Face coverings become mandatory in indoor public spaces: on public transport, in hospitality, at health care centres, at events both indoor and outdoor, in shops and malls, in public buildings and businesses where there is public access, in libraries, at gyms and places of worship.
Down the pub and in restaurants customers will once again have to don a face covering unless they are seated. You will need to mask as you enter, when you stand up or use the facilities at all hospitality venues. The measure comes in addition to the requirement to show a green Covid Safe Ticket.
At the disco you will have to present your Covid Safe Ticket and take a self-test or don a face covering if you wish to dance. Cafés where dancing is permitted need to follow the rules for hospitality: face coverings will be required while you dance.
The age at which children are obliged to wear a face covering is being lowered to ten years of age - down from 12. Education ministers will decide the exact modalities of face covering wearing in schools.
The Covid Safe Ticket and face coverings will be required at public and private events for 50 and more people indoors and 100 and more people outdoors, but also in hospitality when you are not seated, in theatres, concert halls, cultural centres, cinemas, museums and indoor amusement arcades.
Four days of homeworking a week become obligatory till 12 December. After 12 December three days of homeworking a week will be required. Businesses where this is not possible will enjoy an exemption.
The measures will apply till 28 January.
In the next ten days ministers will finalise plans for a booster or third jab to be offered to everybody by the end of March or April. Over 65s and health care workers are first in line. People who received the Janssen vaccine (Johnson & Johnson) or the AstraZeneca vaccine will be next. The booster jab is a dose of Pfizer or Moderna.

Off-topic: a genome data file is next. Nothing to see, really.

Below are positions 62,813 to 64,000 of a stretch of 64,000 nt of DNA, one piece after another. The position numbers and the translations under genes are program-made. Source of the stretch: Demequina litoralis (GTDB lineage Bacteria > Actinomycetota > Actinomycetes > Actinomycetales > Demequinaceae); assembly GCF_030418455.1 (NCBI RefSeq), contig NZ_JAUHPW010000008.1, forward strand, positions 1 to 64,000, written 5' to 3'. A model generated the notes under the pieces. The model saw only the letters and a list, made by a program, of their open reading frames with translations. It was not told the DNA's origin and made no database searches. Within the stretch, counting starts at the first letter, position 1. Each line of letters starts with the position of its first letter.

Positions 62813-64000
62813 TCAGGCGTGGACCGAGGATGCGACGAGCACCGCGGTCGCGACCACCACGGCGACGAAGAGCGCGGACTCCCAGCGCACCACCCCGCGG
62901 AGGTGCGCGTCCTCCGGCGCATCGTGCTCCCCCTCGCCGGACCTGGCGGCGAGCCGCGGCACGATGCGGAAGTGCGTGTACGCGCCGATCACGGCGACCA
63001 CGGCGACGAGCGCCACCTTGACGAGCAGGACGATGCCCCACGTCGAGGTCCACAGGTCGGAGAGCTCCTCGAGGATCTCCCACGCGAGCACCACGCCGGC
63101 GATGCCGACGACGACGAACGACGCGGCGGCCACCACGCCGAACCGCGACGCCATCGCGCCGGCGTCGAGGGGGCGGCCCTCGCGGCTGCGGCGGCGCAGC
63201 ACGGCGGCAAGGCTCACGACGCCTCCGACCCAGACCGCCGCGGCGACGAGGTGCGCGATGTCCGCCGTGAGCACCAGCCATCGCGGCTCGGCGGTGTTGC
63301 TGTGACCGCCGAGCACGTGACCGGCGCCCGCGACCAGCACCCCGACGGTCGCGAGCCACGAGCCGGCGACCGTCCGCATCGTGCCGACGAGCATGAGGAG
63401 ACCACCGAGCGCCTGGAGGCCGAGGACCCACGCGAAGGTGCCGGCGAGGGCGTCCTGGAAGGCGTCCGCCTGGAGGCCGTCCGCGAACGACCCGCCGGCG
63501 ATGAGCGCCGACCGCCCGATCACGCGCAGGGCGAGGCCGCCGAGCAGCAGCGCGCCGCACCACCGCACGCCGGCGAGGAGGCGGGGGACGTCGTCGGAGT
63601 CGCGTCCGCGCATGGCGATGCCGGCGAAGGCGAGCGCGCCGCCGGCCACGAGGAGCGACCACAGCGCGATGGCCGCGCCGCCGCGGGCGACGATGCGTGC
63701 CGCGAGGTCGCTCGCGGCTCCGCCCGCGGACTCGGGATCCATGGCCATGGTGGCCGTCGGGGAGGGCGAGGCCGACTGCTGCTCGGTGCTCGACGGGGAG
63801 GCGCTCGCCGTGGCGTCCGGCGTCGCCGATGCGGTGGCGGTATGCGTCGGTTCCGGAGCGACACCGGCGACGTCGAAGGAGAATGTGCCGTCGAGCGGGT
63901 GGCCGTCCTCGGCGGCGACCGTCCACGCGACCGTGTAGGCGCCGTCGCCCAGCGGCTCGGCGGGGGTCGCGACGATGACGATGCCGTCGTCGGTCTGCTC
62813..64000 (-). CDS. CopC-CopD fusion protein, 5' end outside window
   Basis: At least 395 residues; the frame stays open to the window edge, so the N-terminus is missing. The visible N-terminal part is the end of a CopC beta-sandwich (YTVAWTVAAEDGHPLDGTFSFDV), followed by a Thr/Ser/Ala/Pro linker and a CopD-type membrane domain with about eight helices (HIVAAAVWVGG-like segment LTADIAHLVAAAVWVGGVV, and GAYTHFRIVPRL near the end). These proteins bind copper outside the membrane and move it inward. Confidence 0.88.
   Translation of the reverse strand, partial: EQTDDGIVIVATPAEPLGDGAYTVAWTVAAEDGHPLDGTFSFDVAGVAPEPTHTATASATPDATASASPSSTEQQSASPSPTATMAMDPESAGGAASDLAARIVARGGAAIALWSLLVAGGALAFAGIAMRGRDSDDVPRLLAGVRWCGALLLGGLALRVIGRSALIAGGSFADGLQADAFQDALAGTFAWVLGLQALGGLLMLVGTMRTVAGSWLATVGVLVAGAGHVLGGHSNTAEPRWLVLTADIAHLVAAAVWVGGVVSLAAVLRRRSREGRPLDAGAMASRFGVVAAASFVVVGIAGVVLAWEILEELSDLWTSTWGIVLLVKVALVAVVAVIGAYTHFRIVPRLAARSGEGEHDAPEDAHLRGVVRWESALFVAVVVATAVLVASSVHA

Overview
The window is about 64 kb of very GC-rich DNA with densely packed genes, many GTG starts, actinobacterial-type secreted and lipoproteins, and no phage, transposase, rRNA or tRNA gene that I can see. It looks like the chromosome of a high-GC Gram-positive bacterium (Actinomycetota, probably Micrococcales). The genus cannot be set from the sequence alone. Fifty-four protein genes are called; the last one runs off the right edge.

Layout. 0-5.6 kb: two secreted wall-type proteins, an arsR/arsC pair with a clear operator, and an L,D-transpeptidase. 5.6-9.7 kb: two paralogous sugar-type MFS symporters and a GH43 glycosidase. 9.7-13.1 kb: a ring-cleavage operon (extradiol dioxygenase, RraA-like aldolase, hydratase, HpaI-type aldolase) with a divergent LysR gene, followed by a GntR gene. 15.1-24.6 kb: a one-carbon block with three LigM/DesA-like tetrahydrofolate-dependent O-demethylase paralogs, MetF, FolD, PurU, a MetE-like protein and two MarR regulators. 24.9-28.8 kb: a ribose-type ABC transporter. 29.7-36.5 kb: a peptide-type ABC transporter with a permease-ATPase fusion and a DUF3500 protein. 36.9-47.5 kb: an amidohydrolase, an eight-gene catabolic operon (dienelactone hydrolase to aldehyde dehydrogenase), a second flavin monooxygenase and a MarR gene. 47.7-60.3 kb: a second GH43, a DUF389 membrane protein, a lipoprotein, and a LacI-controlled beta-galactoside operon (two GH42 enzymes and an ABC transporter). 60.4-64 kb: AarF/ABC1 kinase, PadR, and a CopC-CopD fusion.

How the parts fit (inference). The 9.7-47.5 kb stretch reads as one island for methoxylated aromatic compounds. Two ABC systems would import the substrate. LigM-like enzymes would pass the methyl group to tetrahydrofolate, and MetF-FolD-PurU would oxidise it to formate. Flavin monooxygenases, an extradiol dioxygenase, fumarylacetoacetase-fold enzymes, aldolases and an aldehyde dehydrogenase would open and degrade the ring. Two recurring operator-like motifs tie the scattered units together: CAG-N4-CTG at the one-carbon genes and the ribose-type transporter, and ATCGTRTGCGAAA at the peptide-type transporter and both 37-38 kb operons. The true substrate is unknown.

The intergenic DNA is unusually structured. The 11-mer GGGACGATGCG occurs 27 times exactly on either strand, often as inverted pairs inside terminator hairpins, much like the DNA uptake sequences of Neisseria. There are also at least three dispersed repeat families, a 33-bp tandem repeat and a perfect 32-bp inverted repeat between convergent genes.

Prime Minister Alexander De Croo (Flemish liberal) told a news conference in Brussels that the map of Europe was colouring red as a result of an increase in infections. He said Belgium wasn’t escaping the new advance of the virus and that measures were needed. “Fortunately, nine out of ten people are vaccinated and this means that no new lockdown is required. The vaccine lessens the severity of the illness, but doesn’t rule it out altogether” Mr De Croo said.
He spoke of health care workers, who were tired as they faced yet another wave, and said he understood people were frustrated. He too would have preferred a winter without corona, but the delta variant was three times more contagious. The prime minister said an effort from everybody was required and that the most important thing was to reduce contacts.
The premier insisted on four basic rules: limit your contacts as much as possible and meet up outside, keep a physical distance, wear a face covering and ventilate indoor spaces.